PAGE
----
There are such things as forms in XML - XForms - but most browsers don't
    support them.

    Oh, and the Semantic Web? Last time it phoned in, I couldn't hear it.

    Bob Foster

    "Colum" <> wrote in message
    news:S17yb.2664$...
    > Hi,
    > I am a complete newcommer to XML.
    > I am planning to build a website with html, interacting with an Oracle db
    > through Jsp. I want to use Xml, mainly because Ive heard about the kind of
    > OO approach it takes, but I cant see how it would be beneficial. Could
    > someone tell me what it the point of seperating content from presentation,
    > surely content is stored in the database?? Also, are there such things as
    > forms in XML, or what is the solution for XML sites that wish to use

    forms,
    > do you write some of the site in XML and the forms part in HTML
    > Thanks
    >
    >
     
    Bob Foster, Nov 30, 2003
    #3
  4. Colum

    GIMME Guest

    Re: Whats the point?

    The point of XML is that if you make everything service you
    create a web service, then it can be shared by other applications
    inside your organization. And code can be reused.
     
    GIMME, Dec 2, 2003
    #4
  5. Re: Whats the point?

    In article <>,
    GIMME <> wrote:

    % The point of XML is that if you make everything service you
    % create a web service, then it can be shared by other applications
    % inside your organization. And code can be reused.

    Of course, that's the point of every development in computer science
    for the past 30-odd years. We're sure to have a winner some day.
    --

    Patrick TJ McPhee
    East York Canada
     
    Patrick TJ McPhee, Dec 2, 2003
    #5
  6. Colum

    GIMME Guest

    Re: Whats the point?

    XML is different in that it isn't code that is reused, function
    results are reused.

    A lot of what happened in the past referred platform portability ...
    Reusing the same code on different platforms.


    (Patrick TJ McPhee) wrote in message news:<bqj5kl$8n6$>...
    > In article <>,
    > GIMME <> wrote:
    >
    > % The point of XML is that if you make everything service you
    > % create a web service, then it can be shared by other applications
    > % inside your organization. And code can be reused.
    >
    > Of course, that's the point of every development in computer science
    > for the past 30-odd years. We're sure to have a winner some day.
     
    GIMME, Dec 4, 2003
    #6
  7. Re: Whats the point?

    In article <>,
    GIMME <> wrote:

    % XML is different in that it isn't code that is reused, function
    % results are reused.
    % A lot of what happened in the past referred platform portability ...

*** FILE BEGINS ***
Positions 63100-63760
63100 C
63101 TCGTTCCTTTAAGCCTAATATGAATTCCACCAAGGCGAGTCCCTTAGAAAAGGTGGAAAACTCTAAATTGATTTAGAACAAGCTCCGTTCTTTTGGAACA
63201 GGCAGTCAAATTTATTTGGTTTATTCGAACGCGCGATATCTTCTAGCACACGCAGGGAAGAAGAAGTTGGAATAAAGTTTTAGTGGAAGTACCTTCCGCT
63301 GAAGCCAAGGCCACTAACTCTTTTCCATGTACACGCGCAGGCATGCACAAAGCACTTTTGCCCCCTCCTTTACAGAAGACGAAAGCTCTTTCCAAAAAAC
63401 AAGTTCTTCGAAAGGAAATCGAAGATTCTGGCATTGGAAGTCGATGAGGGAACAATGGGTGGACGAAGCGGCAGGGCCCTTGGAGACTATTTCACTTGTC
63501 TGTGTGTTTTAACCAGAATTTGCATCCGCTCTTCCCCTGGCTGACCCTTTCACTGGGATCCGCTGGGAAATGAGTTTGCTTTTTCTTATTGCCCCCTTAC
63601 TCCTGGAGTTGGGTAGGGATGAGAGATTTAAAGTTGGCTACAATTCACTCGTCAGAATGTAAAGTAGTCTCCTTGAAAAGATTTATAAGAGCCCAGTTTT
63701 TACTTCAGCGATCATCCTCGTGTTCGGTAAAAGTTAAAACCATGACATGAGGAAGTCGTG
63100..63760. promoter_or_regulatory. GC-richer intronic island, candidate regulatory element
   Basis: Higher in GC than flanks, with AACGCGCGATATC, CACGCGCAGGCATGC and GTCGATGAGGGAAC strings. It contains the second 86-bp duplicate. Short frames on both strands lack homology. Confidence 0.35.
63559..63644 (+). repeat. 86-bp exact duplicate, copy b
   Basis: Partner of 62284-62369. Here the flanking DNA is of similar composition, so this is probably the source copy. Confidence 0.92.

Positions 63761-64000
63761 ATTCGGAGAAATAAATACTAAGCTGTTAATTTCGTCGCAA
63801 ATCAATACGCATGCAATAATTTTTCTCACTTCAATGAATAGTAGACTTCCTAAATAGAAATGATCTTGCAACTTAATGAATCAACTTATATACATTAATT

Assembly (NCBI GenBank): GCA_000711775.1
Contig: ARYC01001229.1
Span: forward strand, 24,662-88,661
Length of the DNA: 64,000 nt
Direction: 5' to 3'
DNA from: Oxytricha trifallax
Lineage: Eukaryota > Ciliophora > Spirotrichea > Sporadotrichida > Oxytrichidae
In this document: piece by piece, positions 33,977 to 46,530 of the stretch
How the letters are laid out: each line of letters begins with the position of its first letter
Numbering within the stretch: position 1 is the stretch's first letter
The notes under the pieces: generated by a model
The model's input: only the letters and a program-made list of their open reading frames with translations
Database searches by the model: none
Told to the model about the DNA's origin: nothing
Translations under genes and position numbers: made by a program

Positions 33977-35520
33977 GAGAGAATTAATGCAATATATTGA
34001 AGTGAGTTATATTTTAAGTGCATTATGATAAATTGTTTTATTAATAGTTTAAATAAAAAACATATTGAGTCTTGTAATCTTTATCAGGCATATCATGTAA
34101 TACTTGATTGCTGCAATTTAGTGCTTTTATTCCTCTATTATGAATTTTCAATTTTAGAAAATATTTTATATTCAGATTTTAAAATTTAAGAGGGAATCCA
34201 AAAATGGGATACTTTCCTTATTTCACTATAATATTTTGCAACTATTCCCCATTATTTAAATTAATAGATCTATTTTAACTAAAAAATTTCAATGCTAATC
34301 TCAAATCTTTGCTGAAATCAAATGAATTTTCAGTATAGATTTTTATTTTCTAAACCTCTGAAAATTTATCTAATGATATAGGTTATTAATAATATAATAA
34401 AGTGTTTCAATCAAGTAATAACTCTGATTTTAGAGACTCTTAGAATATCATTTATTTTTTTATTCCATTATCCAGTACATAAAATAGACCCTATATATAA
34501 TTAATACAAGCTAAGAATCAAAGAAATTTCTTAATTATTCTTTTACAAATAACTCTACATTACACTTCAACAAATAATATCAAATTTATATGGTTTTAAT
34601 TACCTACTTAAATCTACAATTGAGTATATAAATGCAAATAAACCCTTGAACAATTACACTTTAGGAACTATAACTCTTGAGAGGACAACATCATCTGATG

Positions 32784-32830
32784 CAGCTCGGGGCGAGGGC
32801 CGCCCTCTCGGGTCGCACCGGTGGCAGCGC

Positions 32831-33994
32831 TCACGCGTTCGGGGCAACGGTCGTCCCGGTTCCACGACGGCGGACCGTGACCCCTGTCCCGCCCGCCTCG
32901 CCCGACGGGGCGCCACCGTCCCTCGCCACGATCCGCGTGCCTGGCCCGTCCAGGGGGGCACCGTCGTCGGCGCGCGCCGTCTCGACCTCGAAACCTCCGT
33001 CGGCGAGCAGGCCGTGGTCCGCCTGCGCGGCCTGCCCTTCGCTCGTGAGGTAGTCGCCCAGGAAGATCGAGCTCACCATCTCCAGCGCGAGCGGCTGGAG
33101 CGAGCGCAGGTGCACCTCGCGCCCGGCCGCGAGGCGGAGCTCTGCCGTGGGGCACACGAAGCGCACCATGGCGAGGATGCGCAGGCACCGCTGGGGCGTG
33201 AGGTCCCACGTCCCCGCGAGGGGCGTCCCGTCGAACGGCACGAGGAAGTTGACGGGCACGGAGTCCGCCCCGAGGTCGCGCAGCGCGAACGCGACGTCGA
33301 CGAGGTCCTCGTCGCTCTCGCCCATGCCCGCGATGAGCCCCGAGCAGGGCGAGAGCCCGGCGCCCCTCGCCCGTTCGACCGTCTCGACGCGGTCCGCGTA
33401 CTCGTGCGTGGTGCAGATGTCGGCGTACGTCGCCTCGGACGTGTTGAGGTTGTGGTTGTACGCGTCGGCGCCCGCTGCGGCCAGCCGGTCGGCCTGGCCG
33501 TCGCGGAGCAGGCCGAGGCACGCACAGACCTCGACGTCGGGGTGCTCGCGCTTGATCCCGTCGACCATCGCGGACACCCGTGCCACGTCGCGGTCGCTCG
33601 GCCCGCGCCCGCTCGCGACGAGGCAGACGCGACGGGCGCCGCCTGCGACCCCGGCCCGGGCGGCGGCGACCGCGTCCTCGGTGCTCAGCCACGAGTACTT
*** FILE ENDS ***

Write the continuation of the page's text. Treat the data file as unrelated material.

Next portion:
% Reusing the same code on different platforms.

    I was joking in my first reply, but to be serious, nearly every
    development in computer science since the advent of structured
    programming _has_ been touted as a way to increase the amount of code
    which can be re-used either in future versions of the same program or in
    other programs. Some of these have addressed cross-platform portability,
    but I wouldn't say it's been a big concern -- to make a gross
    generalisation, CS has mostly worried about software efficiency
    (algorithms) and programming efficiency (aka re-use). A tremendous
    amount of code has been thrown away in the effort to adopt new
    technologies which facilitate code re-use.

    So, sure, XML is different, and all the 0% code re-use we get as
    we throw away old applications and old communications protocols
    will be offset by the 110% code re-use we'll get in the future,
    but I wouldn't be inclined to list this as a big feature, myself.
    --

    Patrick TJ McPhee
    East York Canada
     
    Patrick TJ McPhee, Dec 5, 2003
    #7
  8. Re: Whats the point?

    Patrick TJ McPhee <> wrote:
    > In article <>,
    > GIMME <> wrote:
    >
    > % XML is different in that it isn't code that is reused, function
    > % results are reused.
    > % A lot of what happened in the past referred platform portability ...
    > % Reusing the same code on different platforms.
    >
    > I was joking in my first reply, but to be serious, nearly every
    > development in computer science since the advent of structured
    > programming _has_ been touted as a way to increase the amount of code
    > which can be re-used



    But what does that have to do with XML?

    XML is not code. XML is data.


    --
    Tad McClellan SGML consulting
    Perl programming
    Fort Worth, Texas
     
    Tad McClellan, Dec 6, 2003
    #8
  9. Re: Whats the point?

    In article <>,
    Tad McClellan <> wrote:

    [...]

    % But what does that have to do with XML?
    %
    % XML is not code. XML is data.

    Hey, I didn't bring up code re-use. Someone else suggested that use
    of XML (in services particularly) will result in code re-use. I simply
    pointed out that the same thing has been said of almost everything
    that's happened in CS for a long time. Imagining I had a point, it would
    be that you shouldn't imagine that using technology X will lead to
    code re-use, no matter what technology X happens to be.

    --

    Patrick TJ McPhee
    East York Canada
     
    Patrick TJ McPhee, Dec 6, 2003
    #9
  10. Colum

    GIMME Guest

    Re: Whats the point?

    Think Web Services ...

    You can marshall and unmarshall data many different ways ...

    CORBA/EDI is a solution ...

    XML is a solution ...

    And within XML you can use SOAP or publish EJBs through a web
    server, or role your own.

    >
    > But what does that have to do with XML?
    >
    > XML is not code. XML is data.
     
    GIMME, Dec 8, 2003
    #10